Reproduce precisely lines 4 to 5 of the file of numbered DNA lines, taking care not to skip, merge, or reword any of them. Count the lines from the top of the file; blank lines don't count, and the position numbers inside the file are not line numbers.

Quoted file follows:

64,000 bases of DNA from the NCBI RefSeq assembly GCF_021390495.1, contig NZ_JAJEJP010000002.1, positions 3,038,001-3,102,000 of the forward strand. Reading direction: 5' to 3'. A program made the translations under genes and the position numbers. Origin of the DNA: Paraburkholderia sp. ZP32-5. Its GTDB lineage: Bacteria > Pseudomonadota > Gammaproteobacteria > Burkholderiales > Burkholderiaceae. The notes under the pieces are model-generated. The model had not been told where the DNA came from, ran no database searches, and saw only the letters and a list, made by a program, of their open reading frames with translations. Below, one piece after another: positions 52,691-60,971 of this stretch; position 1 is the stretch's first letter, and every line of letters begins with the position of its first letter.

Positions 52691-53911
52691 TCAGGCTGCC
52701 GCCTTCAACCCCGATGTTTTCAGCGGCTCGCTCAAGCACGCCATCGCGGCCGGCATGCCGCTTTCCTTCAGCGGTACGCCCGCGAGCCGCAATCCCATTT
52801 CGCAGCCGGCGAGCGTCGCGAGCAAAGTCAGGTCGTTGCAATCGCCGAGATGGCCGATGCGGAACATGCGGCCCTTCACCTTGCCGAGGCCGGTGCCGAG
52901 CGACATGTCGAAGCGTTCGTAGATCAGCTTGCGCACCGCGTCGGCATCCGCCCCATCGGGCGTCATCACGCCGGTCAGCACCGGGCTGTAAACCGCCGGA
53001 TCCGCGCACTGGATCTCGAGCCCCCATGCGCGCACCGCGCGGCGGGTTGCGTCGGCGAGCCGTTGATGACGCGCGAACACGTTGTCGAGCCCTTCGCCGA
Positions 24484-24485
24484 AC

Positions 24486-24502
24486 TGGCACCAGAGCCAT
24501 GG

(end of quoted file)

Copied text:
52701 GCCTTCAACCCCGATGTTTTCAGCGGCTCGCTCAAGCACGCCATCGCGGCCGGCATGCCGCTTTCCTTCAGCGGTACGCCCGCGAGCCGCAATCCCATTT
52801 CGCAGCCGGCGAGCGTCGCGAGCAAAGTCAGGTCGTTGCAATCGCCGAGATGGCCGATGCGGAACATGCGGCCCTTCACCTTGCCGAGGCCGGTGCCGAG